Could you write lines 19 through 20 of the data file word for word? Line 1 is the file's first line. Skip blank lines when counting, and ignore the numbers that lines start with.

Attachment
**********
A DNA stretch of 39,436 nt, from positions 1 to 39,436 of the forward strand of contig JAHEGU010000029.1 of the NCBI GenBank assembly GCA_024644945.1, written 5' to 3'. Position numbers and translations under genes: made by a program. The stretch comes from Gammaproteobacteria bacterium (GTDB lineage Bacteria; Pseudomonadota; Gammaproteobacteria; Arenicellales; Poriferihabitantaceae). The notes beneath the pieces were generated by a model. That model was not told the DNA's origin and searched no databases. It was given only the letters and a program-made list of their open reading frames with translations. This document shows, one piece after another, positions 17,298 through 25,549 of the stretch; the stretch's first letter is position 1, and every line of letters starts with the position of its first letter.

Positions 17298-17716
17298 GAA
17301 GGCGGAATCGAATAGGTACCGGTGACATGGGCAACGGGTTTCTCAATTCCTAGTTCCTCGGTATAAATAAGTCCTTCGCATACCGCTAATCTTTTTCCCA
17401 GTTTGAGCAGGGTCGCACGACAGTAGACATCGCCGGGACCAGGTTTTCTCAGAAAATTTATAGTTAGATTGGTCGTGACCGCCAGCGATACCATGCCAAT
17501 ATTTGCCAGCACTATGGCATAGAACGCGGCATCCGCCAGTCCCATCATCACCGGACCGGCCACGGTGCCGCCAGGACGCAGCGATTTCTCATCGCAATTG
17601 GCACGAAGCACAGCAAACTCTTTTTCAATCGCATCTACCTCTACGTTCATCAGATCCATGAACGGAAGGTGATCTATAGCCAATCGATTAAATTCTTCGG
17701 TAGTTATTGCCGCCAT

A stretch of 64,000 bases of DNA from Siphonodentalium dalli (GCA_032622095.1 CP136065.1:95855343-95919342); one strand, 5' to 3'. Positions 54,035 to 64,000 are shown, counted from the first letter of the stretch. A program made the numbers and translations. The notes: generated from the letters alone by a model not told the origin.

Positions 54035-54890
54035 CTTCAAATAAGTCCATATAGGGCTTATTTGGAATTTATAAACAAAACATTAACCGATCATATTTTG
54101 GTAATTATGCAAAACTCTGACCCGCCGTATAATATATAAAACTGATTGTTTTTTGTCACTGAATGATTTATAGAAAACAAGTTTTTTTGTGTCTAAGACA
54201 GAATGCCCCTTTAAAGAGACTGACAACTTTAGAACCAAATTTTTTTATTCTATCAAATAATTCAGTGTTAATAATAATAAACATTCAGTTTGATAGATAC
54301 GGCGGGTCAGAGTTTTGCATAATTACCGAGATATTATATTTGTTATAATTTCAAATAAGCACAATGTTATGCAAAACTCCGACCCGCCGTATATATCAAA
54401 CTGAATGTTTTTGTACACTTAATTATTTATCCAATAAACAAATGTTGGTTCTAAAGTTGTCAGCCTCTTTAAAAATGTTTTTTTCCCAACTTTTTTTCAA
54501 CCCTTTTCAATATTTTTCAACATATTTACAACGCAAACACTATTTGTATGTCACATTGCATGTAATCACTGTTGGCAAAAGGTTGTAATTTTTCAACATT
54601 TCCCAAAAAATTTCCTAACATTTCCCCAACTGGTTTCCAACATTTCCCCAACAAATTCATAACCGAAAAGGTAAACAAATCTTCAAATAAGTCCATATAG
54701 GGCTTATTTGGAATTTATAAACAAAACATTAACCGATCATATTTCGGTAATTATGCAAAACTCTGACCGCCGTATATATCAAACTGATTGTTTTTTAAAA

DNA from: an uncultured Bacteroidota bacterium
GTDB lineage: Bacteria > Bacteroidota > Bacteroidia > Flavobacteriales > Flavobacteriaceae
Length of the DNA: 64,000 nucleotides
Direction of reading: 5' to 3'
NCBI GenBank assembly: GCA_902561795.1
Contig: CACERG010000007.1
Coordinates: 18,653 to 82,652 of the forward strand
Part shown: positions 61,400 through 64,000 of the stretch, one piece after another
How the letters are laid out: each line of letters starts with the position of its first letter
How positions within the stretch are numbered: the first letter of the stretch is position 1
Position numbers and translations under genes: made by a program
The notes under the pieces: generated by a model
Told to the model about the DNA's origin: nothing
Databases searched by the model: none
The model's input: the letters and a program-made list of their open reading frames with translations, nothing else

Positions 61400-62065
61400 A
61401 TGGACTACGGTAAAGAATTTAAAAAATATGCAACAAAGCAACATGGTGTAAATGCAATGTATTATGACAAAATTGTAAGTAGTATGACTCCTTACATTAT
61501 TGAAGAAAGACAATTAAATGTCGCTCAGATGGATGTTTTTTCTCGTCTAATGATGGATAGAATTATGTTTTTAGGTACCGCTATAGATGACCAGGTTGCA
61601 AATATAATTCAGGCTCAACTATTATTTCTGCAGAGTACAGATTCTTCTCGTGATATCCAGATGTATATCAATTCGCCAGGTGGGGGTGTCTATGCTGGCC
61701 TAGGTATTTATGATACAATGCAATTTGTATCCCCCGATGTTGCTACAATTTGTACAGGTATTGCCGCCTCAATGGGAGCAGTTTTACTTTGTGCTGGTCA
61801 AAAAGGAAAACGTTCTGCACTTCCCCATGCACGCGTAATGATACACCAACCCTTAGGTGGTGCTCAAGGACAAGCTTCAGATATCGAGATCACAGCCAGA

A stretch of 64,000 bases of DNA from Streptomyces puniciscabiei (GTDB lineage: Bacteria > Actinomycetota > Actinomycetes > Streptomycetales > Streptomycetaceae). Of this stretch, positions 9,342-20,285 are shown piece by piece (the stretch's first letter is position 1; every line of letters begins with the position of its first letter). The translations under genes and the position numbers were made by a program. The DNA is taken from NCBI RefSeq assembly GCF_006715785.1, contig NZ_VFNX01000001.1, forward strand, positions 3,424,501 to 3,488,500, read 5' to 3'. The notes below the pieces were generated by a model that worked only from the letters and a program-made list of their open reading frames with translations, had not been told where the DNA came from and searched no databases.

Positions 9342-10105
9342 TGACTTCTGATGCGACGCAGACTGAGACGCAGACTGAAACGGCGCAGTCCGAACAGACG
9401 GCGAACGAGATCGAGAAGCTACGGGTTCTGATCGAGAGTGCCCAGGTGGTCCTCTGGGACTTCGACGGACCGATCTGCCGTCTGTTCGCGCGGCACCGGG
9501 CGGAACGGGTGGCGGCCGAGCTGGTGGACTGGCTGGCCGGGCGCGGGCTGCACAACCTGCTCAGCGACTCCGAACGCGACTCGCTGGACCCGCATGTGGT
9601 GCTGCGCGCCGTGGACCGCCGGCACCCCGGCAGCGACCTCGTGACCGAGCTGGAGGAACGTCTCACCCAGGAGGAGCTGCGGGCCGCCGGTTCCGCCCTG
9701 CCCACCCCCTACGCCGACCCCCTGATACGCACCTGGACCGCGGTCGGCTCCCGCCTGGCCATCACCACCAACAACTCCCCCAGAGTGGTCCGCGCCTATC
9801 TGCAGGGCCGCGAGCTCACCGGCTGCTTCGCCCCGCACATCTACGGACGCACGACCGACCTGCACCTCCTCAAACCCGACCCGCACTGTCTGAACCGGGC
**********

DNA from: an uncultured Bacteroidota bacterium
GTDB lineage: Bacteria > Bacteroidota > Bacteroidia > Flavobacteriales > Flavobacteriaceae